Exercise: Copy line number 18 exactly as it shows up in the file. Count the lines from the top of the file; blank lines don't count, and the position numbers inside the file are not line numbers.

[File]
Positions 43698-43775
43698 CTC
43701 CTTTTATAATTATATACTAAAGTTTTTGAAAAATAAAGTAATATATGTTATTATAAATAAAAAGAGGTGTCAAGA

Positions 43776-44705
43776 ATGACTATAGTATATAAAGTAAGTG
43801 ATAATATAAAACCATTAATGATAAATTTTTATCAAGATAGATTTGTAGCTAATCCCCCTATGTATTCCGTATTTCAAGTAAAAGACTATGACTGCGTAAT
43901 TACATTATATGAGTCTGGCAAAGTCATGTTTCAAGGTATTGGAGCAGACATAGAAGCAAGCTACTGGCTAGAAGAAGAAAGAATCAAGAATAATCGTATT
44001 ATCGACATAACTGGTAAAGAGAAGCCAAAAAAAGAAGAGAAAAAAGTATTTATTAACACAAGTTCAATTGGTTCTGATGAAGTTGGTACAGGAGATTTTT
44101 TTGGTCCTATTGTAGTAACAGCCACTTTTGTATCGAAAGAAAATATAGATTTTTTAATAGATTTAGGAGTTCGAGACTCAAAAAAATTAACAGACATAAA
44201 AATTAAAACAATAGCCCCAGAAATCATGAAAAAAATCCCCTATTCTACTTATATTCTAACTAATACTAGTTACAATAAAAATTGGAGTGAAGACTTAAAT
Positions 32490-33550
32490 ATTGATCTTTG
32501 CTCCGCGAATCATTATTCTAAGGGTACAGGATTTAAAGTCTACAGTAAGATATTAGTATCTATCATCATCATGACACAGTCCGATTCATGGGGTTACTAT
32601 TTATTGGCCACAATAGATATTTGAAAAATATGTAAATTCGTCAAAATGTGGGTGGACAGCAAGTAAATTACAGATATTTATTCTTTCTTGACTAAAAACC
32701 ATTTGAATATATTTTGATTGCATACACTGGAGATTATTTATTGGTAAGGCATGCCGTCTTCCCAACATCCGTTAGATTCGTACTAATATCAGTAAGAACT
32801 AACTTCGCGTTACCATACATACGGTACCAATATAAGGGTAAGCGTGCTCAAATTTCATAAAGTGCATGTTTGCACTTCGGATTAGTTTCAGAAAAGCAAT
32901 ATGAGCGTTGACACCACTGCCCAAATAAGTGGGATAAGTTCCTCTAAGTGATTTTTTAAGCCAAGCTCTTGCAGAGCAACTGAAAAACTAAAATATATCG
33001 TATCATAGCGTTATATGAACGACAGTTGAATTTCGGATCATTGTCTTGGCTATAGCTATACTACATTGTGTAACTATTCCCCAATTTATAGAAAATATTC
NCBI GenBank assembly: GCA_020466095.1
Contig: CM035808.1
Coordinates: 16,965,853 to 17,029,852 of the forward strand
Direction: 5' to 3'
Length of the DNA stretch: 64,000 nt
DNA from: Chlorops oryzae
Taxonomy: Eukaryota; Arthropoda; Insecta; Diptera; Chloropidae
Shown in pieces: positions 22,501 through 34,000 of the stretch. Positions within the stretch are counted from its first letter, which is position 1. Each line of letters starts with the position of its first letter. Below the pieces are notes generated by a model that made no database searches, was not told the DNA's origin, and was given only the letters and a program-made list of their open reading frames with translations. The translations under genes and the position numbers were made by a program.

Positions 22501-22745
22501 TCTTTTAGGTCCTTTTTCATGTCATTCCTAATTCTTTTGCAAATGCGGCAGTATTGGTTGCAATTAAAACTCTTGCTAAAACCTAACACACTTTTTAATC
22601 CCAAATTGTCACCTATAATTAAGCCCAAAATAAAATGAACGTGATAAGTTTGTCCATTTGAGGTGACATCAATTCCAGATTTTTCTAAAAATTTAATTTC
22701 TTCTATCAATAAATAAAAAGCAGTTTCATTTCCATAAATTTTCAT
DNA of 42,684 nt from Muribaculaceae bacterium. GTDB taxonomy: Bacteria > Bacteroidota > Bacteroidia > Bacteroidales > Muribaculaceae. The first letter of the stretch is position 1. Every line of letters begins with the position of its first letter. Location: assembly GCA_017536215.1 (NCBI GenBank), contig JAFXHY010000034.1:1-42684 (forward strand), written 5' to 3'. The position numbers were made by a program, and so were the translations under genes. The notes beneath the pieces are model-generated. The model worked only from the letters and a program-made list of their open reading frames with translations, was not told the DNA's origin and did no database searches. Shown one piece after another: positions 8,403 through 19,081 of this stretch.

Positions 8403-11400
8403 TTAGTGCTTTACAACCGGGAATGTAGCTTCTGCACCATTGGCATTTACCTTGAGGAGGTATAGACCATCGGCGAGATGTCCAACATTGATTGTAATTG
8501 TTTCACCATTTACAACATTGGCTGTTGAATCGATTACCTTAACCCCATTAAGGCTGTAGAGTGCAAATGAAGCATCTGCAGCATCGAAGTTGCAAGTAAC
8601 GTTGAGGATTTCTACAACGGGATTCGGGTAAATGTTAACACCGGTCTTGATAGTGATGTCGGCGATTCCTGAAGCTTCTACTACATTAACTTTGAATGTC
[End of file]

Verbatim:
33001 TATCATAGCGTTATATGAACGACAGTTGAATTTCGGATCATTGTCTTGGCTATAGCTATACTACATTGTGTAACTATTCCCCAATTTATAGAAAATATTC